U.S. Ambassador to Canada Bruce A. Heyman speaks at the Canadian American Business Council in Ottawa on Sept. 30, 2014. Barack Obama’s former Canadian envoy says divided Democrats in his party can learn important lessons from Justin Trudeau’s slim election victory in their quest to defeat Donald Trump and the Republicans next year. THE CANADIAN PRESS/Sean Kilpatrick

Democrats can learn from slim Liberal win to beat Trump: ex-Obama envoy

Democrat Hillary Clinton received more than three million more votes than Trump in 2016

Barack Obama’s former Canadian envoy says divided Democrats in his party can learn important lessons from Justin Trudeau’s slim election victory in their quest to defeat Donald Trump and the Republicans next year.

Bruce Heyman says there is a key parallel with Trump’s 2016 election victory and the Trudeau Liberal minority government win last week — neither of their parties won the overall popular vote.

Therein lies a lesson for Democrats, a party united on defeating Trump but divided ideologically in picking a candidate and a political approach, Heyman says.

The Liberals won the federal election with 33.1 per cent of the popular vote compared to the 34.4 per cent won by Andrew Scheer’s Conservatives.

At the riding level, that translated into 157 Liberal seats and 121 for the Conservatives, a victory that was won largely by winning key regions in Ontario and Quebec.

Democrat Hillary Clinton received more than three million more votes than Trump in 2016, but was unable to carry key states like Ohio, Michigan, Pennsylvania, and Florida because of the U.S. Electoral College’s distribution.

“As we saw with the last election, popular vote actually does not matter in either of our countries,” Heyman said in a telephone interview from Chicago.

“You need to find those ridings or those congressional districts or those states that actually make the difference and work those. I think the lesson for America is the Liberals were able to identify those ridings … knowing that it was going to be a challenging election. They won where they needed to win.”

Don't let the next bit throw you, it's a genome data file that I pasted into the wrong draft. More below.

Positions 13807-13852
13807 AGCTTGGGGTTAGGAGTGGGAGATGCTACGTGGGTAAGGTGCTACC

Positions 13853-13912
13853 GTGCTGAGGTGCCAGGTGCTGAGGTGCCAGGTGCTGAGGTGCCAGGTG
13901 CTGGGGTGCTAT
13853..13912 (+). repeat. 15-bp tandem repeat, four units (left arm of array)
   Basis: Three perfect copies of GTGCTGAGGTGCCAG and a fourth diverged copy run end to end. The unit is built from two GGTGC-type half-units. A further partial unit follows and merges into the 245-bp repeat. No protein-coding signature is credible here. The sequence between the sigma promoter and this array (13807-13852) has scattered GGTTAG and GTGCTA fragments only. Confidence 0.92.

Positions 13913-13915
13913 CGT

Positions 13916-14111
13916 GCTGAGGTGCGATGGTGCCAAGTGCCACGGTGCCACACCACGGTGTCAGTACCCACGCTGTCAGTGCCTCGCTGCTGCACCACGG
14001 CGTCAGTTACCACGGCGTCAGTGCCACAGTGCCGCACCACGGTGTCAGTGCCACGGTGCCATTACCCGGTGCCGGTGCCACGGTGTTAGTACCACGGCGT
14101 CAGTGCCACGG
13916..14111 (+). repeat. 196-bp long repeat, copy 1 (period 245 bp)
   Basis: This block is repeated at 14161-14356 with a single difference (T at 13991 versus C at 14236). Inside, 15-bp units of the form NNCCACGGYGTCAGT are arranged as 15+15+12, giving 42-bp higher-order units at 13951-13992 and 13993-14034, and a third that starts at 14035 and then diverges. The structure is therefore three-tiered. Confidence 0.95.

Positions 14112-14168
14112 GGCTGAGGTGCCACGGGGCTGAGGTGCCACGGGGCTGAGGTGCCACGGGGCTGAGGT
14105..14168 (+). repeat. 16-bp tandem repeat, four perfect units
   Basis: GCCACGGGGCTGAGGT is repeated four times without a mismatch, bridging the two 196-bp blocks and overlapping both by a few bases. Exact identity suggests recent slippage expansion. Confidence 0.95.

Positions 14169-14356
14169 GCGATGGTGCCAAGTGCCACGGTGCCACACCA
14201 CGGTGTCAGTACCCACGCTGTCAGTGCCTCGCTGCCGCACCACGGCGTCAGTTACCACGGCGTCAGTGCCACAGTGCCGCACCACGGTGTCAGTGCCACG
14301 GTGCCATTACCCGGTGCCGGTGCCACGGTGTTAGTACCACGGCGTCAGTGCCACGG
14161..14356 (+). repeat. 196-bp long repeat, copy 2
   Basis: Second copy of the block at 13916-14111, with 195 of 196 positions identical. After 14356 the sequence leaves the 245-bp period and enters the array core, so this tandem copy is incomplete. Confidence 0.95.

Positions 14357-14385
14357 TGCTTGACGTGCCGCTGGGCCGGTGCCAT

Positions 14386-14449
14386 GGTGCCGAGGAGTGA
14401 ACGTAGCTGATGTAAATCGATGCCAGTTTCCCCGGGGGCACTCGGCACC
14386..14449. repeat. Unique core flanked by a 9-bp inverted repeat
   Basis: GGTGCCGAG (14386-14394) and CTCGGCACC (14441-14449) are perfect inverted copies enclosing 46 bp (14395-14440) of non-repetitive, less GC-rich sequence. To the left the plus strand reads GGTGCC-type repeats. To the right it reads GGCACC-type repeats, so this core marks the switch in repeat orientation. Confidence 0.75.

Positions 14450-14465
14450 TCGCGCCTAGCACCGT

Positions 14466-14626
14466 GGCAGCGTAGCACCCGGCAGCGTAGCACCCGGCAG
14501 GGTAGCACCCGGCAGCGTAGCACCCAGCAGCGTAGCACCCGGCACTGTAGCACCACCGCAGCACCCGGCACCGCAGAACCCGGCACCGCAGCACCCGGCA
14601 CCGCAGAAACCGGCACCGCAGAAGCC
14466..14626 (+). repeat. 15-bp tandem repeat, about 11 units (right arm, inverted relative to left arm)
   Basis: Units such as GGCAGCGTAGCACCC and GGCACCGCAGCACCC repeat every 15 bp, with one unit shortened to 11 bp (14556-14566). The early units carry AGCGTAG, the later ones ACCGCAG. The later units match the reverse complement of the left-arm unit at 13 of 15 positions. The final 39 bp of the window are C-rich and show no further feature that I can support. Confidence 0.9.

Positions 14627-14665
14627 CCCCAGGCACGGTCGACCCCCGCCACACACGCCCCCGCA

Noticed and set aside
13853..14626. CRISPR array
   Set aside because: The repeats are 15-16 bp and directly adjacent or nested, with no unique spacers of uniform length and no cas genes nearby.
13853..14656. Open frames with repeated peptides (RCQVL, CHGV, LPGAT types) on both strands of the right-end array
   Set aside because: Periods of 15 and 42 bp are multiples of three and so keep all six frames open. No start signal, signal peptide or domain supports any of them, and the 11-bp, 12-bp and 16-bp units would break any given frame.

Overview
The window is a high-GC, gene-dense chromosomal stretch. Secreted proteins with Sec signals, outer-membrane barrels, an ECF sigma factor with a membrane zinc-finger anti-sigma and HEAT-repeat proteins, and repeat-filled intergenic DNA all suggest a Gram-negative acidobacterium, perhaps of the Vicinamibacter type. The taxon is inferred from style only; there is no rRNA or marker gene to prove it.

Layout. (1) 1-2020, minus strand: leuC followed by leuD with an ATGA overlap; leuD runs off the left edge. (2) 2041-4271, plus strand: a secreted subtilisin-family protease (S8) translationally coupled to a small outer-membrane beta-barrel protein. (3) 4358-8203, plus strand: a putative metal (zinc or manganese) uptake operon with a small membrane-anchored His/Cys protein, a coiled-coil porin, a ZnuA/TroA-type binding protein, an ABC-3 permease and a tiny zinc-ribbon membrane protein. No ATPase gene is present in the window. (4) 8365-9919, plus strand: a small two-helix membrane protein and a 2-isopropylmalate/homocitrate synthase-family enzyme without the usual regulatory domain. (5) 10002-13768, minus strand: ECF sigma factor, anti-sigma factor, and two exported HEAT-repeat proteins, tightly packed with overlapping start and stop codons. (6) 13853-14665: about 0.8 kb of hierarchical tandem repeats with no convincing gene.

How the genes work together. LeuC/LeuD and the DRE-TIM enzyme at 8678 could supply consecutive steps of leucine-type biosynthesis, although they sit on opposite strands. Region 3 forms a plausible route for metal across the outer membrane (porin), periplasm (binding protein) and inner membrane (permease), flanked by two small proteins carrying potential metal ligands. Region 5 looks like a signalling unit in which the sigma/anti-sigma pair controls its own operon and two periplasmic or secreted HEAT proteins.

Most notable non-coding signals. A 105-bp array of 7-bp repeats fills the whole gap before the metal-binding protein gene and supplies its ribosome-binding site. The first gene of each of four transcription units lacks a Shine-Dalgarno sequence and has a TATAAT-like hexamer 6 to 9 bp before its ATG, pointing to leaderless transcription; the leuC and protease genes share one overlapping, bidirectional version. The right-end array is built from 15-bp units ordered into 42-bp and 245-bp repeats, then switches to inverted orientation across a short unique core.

Heyman said his party needs to unite around a handful of candidates and resolve internal policy differences between progressives — embodied by candidates such as Bernie Sanders and Elizabeth Warren — and moderates who are largely uniting behind former vice-president Joe Biden.

“The lesson that the Democrats need to have from 2016 and even looking up in Canada and elsewhere — you’ve got to come together,” said Heyman.

That means trying to take back the same key swing states that Trump won, which he said was akin to the Liberals’ success in Toronto’s suburban ridings that comprise the 905 area code, he said.

“That’s a really important parallel. People will vote on economics. There are a lot of other things going on out there that are emotional or highly distracting, but at the end of the day, people care about the food they can put on the table.”

READ MORE: New Liberal minority government neither the strongest nor the weakest minority

Heyman, a former Goldman Sachs executive, was a top fundraiser for Obama before he was appointed to the Canadian ambassadorship in 2013.

Since his departure from Ottawa following Trump’s victory, Heyman has been a vocal booster of Canada-U.S. relations and a frequent defender of the Trudeau Liberals. He became especially active on Twitter when Trudeau’s relations soured with Trump in 2018 with a series of the president’s insulting tweets directed at the prime minister.

During their White House meeting in June, Trump and Trudeau mended fences over their shared goal of getting the newly negotiated North American free trade deal ratified by lawmakers in their two countries, which, so far, hasn’t happened.

In the final days of the Canadian campaign, Obama also took to Twitter to endorse Trudeau, an unusual move for a foreign leader but something Obama has done in other international elections.

Heyman said he had nothing to do with brokering any Obama endorsement and only learned of it when he saw his former boss’s tweet.

But he wasn’t surprised, and believes it was rooted in Obama’s passion for continuing the fight against climate change.

“I think it was a sincere endorsement based on one, a friendship, and two, a set of ideals where President Obama mentioned climate change as being an important one,” said Heyman.

“In all my work done with the Obama team, and with the Trudeau team, I think they were aligned on this issue. And I think the prime minister now virtually holds the leadership role for climate as a spokesperson in the world, as you’ve lost many other people promoting liberal democracy and climate change.”

Heyman said the support the Greens, the NDP and to a certain extent the Bloc Quebecois garnered shows that a majority of Canadian voters support parties that had platforms focused on combating climate change.

Heyman did not specifically mention Scheer, who Trudeau frequently branded as a climate-change laggard. Scheer rebutted that, calling Trudeau a hypocrite because the Liberals had fallen short of their greenhouse gas reduction targets.

The current Canadian ambassadors from the European Union and Germany have told The Canadian Press that Trudeau’s victory will ensure “continuity” on Canada’s commitments to fight climate change. But neither of them waded into the partisan fight that played out on the federal election campaign trail.

Mike Blanchfield, The Canadian Press


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